Transparency Grenade: Detonate cyberwar weapon to leak sensitive data

While there's plenty of cyberwar talk and hackers hitting sites before leaking information like a weapon, now there's grenade to aid such exploitation. A hacker / artist who helped create Newstweek, a hidden device that hardware hackers could use to distort or otherwise manipulate the news at Wi-Fi hotspots, is at it again.

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This time with an information weapon designed to remind us of cyber warfare.

Julian Oliver, a Critical Engineer and tech savvy Berlin-based artist, recently created the Transparency Grenade for a Studio Weise7 exhibition.  Oliver wrote, "The lack of Corporate and Governmental transparency has been a topic of much controversy in recent years, yet our only tool for encouraging greater openness is the slow, dreary process of policy reform. The Transparency Grenade offers an iconic cure to these frustrations."

This grenade is modeled after a Soviet F1 hand grenade, but it doesn't explode after the pin is pulled. Instead the Transparency Grenade (TG) makes "the process of leaking information from closed meetings as easy as pulling a pin." It's actually a tiny computer, microphone and wireless antenna that captures network traffic and audio. Then it anonymously and securely streams to a dedicated server before being mined for juicy details. "Email fragments, HTML pages, images and voice extracted from this data are then presented on an online, public map, shown at the location of the detonation."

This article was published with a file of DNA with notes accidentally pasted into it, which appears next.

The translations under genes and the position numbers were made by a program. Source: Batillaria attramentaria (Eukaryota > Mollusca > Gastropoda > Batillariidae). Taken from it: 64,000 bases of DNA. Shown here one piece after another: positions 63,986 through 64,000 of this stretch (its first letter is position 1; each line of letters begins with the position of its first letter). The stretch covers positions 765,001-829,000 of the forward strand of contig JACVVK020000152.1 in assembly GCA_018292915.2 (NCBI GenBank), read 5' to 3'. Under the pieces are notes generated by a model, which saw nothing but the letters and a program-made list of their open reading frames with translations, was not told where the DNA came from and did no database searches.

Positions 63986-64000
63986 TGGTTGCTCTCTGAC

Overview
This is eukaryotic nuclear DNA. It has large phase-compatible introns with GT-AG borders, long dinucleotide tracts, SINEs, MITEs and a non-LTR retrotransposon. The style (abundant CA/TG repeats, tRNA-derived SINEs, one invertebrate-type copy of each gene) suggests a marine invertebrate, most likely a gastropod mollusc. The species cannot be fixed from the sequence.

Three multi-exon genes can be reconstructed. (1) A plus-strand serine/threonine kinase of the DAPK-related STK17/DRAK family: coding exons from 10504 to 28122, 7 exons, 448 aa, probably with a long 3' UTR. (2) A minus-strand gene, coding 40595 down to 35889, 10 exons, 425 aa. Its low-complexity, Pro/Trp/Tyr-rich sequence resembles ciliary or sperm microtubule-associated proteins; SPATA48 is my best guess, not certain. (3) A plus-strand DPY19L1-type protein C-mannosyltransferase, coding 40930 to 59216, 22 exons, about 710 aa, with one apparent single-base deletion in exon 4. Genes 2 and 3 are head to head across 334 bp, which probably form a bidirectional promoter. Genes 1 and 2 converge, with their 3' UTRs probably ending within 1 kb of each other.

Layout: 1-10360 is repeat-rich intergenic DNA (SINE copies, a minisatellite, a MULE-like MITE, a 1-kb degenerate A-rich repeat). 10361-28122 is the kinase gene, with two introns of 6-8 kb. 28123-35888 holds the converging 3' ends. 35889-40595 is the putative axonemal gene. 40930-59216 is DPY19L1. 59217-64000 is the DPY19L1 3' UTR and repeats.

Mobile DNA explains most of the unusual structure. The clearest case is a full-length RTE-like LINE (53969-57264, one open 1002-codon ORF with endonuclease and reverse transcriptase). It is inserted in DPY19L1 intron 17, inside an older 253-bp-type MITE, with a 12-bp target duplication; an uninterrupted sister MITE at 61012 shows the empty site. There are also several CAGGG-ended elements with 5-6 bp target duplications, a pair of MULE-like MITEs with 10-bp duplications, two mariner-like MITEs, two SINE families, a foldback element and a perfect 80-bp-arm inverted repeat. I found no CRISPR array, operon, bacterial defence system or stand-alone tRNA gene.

The data collected, streamed, mined and leaked is highlighted with a large red "detonation" dot. Below is an example of a browser-based map interface using San Francisco as the site of the Transparency Detonation and then a partial screenshot of images viewed on the TG Transparency Report.

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Governments may be the "dream target," but whether or not there are plans to test it in governmental or corporate settings is not known. Oliver said he certainly wouldn't mention such plans to the media. "I will not offer the public map interface and data mining parts as a service (that'd be illegal, wouldn't it!). I will however provide code for people to install on their servers and or study," Oliver told We Make Money Not Art.

Oliver printed the translucent shell from highly resistant resin, but the sterling silver operational triggering mechanism, screw-on locking cap and other metal engravings were hand-crafted by Susanne Stauch.

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TG uses a "modified Angstrom OS, a GNU/Linux embedded operating system popular on ARM devices." As seen above, the TG components include " include a 'Gumstix' ARM Cortex-A8 computer with expansion board, Arduino Nano (for SPI display control), LED Bargraph (for wireless signal level, controlled by GPIO pin outs from Overo COM), powerful 802.11 board antenna, 3.7v battery, 64x32 pixel LCD RGB display (harvested from NKK 'SmartSwitch), 5mm cardioid microphone and an 8Gb MicroSD card."

Although the design is artistically attractive, it's not like it would be invisible to law enforcement. Therefore an invisible TG version is in the works via development of an app for rooted Android devices. The smartphone app will run "invisibly" in the background and "will mimic some of the functionality of the grenade." Oliver noted, "A GUI will be provided for configuration. Due to legal concerns the author will not provide a server for using this application. However, all code will be published for study and so that others can set up their own service, should they find a worthy need for it."

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